In case there was any doubt about whose side the RIAA is on, this article clears things up. The public perception they would like to create is that the RIAA is busy fighting for the artists, by suing those artists’ biggest fans.
But now the RIAA is arguing that the artists get paid too much. I mean, getting 8 whole percent of the sale price of a 99 cent digital download, DAMN those artists are greedy. What do they think they do, write, perform, and create the product we’re selling or what?
According to papers filed by the RIAA at the Copyright Royalty Board, the labels want the board to reduce the rate to 8% of wholesale revenue. The current rate is about 9 cents per song, but it often is lowered in negotiations with the record companies. That money usually is split 50-50 between the publisher and the songwriter.
So yeah, that 8 per cent royalty rate is actually split between the artist and the publisher. So in actuality, the artists only see 4 percent.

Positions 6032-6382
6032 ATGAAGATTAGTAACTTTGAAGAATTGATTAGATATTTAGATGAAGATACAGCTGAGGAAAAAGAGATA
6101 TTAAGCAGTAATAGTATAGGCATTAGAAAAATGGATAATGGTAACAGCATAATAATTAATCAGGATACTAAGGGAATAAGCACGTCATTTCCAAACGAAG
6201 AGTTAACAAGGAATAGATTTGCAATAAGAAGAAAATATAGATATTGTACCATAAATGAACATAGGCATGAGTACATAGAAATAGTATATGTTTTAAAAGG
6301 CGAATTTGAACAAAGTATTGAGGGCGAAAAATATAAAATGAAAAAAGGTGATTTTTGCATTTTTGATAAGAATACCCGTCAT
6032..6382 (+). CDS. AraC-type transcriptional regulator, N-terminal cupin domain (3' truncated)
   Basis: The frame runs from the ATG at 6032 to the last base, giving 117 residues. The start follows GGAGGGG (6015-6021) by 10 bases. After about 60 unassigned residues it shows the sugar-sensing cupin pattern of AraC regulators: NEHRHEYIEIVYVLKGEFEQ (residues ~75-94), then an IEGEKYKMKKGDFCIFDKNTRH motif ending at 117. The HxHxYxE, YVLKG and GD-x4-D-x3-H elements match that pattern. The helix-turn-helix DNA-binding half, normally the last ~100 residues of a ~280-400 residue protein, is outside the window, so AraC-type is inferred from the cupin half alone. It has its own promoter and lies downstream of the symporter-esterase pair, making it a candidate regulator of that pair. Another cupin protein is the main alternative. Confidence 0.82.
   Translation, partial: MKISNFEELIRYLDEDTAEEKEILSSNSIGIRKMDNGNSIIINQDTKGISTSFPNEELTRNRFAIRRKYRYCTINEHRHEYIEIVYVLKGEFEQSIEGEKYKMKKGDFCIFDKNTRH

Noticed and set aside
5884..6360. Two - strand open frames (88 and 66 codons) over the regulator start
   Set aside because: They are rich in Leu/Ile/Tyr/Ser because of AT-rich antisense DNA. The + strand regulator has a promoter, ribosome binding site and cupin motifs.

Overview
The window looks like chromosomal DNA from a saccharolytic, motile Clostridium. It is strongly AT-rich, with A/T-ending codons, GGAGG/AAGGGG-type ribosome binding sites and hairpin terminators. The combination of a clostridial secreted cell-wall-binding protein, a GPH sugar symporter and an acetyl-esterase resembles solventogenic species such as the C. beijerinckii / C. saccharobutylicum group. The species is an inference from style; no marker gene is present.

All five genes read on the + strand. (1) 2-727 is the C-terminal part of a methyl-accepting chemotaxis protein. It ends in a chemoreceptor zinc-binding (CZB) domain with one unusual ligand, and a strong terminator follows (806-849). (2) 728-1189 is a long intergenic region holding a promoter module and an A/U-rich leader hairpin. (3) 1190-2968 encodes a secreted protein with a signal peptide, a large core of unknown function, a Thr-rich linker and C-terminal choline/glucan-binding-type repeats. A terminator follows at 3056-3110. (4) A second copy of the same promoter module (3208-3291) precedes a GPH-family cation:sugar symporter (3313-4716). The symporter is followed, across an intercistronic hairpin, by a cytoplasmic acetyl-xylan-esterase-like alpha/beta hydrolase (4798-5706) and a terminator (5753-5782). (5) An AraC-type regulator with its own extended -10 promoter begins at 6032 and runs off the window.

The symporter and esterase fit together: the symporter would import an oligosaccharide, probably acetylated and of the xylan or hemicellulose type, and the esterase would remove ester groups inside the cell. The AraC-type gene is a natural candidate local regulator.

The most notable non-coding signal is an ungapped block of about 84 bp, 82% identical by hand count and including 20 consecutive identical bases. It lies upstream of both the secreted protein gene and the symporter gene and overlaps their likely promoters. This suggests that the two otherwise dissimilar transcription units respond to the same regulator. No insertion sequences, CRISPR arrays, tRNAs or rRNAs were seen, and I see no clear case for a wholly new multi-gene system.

It gets better. They also want to ELIMINATE royalty payments for streaming audio. This is when you click on a link on a webpage somewhere, and the music starts playing on your computer without you having to save a file or download. The RIAA is arguing that this does not constitute a “mechanical” royalty, which is paid whenever someone buys a copy of a song. The fact that streaming technology necessitates transferring a copy of the song from the server to the listener’s computer seems to elude the RIAA.
Yet another example of how the RIAA misunderstands the digital age, and its application to outdated business models. Their business model is doomed, and they know it. For 70 years, the RIAA has been nothing more than the gatekeepers between artist and fan, and now there is new technology that makes that position completely moot and irrelevant.
So rather than adapt to the new reality, they grip ever tighter to the old paradigm, to the point where they are suing their best customers and ripping off their artists.
Good plan. Uh-huh. That’ll work.